Collaborative filtering makes recommendations based on a user’s past behaviour — which videos did the user actually watch and enjoy? When a returning user is looking for recommendations, a collaborative filtering model compares the videos they’ve seen to the videos watched by all the other users in order to predict what the user might want to watch next. For example, check out the table below. ‘1’ means the user is interested in that video, and ‘0’ means they are not interested in it. Spaces with ‘?’ indicate that we don’t know if that user would like that content or not. If you were trying to guess whether Casey would be interested in “Kodak tries to reinvent after struggling to adapt”, would you recommend it?
If you guessed that Casey would want to see it, you probably came to that conclusion in a similar way to a collaborative filtering model: by comparing what you know about Casey’s likes and dislikes to those of Alice and Bob.
Currently, at Vubble we’re using an implementation of collaborative filtering that makes use of implicit ratings. When a user interacts with a recommender system, they can indicate interest in content either through explicit ratings (e.g., giving it a score out of 5 stars) or through implicit behaviour, like which video out of a list they actually chose to watch. Using implicit ratings to make recommendations is generally considered to be at least as good as using explicit ratings, and has the added advantage of requiring less work from the user.
2/ Data Preprocessing
Each of these ML models needs data to learn, and this data needs to be in a specific format, based on the model. Content-based filtering needs to know content categories, but doesn’t care about user behaviour, and collaborative filtering is the opposite. So the first box in the diagram (“Data preprocessing”) represents the parts of the Recommender Engine that load in data from the main database and make sure it is in the right format for each model to use.
3/ Bias Spread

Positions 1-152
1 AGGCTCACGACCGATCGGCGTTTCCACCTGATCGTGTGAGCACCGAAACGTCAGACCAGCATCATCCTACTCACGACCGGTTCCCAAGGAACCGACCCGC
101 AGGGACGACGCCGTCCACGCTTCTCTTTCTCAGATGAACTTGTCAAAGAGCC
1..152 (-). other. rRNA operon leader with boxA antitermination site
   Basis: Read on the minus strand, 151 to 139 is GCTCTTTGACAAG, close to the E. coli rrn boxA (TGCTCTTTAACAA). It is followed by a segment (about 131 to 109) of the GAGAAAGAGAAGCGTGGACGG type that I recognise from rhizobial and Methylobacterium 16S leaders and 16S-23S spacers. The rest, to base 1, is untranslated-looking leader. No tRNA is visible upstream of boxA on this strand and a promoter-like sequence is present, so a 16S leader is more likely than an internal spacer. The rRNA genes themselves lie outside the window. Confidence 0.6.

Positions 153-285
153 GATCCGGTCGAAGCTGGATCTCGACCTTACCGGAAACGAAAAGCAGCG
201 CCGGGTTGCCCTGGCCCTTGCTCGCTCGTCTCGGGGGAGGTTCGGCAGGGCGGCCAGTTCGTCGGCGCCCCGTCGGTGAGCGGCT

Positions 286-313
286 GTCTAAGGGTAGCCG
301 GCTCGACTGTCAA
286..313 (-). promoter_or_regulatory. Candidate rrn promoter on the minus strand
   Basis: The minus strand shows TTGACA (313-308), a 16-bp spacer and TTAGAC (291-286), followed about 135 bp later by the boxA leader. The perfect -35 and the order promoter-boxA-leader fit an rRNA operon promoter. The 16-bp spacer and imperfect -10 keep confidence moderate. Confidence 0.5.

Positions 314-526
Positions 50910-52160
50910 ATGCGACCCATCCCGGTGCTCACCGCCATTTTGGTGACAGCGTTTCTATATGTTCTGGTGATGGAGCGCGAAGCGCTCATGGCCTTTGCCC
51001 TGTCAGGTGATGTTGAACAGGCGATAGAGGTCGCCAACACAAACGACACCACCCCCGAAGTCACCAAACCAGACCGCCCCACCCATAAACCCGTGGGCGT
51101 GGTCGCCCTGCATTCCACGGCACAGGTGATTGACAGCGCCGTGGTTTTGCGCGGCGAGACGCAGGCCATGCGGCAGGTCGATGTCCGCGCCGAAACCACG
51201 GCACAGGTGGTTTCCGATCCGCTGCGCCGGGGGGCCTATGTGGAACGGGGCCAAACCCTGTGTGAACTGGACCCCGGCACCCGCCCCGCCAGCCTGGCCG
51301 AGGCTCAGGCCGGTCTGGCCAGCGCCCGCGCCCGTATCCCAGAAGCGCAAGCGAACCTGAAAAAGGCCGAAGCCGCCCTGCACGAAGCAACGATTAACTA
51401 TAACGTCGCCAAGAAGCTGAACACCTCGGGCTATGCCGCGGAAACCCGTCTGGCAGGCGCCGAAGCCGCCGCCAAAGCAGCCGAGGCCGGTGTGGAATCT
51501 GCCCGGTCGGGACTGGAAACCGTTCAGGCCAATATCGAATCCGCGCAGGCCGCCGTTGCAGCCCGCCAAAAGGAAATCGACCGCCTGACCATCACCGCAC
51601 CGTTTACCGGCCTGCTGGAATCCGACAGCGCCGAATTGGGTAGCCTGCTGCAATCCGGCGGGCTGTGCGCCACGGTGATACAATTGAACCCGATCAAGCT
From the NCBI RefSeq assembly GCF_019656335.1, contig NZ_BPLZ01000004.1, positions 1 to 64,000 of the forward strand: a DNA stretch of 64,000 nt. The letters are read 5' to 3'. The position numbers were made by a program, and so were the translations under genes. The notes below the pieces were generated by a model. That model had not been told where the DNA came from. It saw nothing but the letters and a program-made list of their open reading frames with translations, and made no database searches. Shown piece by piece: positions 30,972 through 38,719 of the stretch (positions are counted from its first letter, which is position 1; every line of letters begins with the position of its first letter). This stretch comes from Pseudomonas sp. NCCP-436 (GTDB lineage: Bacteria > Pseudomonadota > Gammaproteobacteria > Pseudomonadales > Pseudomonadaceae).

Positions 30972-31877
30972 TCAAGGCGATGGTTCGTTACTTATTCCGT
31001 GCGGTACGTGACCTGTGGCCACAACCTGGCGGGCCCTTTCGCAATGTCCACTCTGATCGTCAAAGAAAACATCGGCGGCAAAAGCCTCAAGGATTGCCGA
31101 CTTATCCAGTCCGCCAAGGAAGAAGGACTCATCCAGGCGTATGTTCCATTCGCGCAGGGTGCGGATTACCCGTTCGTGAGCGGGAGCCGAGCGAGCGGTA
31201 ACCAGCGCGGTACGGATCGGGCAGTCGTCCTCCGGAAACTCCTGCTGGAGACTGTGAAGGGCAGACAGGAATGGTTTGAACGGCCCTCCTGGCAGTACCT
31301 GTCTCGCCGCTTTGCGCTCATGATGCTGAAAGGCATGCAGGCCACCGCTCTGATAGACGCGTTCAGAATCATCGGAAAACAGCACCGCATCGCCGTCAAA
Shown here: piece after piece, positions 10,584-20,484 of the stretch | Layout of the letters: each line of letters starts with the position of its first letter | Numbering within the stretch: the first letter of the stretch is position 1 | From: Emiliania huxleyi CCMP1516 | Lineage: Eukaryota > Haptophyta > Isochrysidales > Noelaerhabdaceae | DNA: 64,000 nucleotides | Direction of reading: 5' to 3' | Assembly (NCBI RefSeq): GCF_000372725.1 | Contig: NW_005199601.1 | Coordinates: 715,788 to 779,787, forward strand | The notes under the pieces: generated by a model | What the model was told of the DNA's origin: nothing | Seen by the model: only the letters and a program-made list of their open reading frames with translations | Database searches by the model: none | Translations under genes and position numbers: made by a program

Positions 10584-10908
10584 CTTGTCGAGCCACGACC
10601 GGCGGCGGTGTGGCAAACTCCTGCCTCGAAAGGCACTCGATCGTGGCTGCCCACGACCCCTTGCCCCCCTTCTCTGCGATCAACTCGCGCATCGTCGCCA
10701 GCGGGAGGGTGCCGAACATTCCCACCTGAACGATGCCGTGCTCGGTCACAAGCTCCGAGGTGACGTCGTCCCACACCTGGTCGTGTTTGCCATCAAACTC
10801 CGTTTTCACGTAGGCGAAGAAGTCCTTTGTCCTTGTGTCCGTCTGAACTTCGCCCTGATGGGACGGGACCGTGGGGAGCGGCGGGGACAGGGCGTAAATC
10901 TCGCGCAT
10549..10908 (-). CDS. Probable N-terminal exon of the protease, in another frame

The final part of Vubble’s Recommender Engine is our bias spread algorithm. This algorithm does a lot of heavy lifting. It’s responsible for combining the recommendations made by the different ML models into one final list, and does so in a way that balances recommendations from each model while maximizing the overall diversity of the suggestions.
I claimed earlier that the ML models are the most essential parts of the Recommender Engine, for basic practical reasons. However, while it is not essential to making recommendations, the Bias Spread algorithm is arguably the most important part of the Recommender Engine, for two qualitative reasons.
First, one of the goals of Vubble is to “lift critical thinking”. A recent article by a researcher at Maastricht University suggests that encouraging people to engage with a wide variety of perspectives improves their critical thinking skills. Vubble’s Bias Spread algorithm maximizes the diversity of the suggestions in the final list in order to introduce users to ideas they may not have considered before.
Second, maximizing diversity in recommendations is also well-known to increase users’ interest and engagement in a recommender system. So the Bias Spread algorithm helps make the Recommender Engine’s suggestions more interesting to the user, while also encouraging them to push themselves outside of their regular thought bubbles.
The Recommender Engine is just one part of the Vubble platform. It works closely with our Recommendation Queue Manager, MongoDB database, and our backend API, all fully containerized and managed with Kubernetes.
I hope you’ve enjoyed this peek inside the box of the Vubble Recommender Engine. If you want to know more, feel free to contact me (firstname.lastname@example.org).
Stay tuned for another post that will take a look at the inner workings of the Recommendation Queue Manager!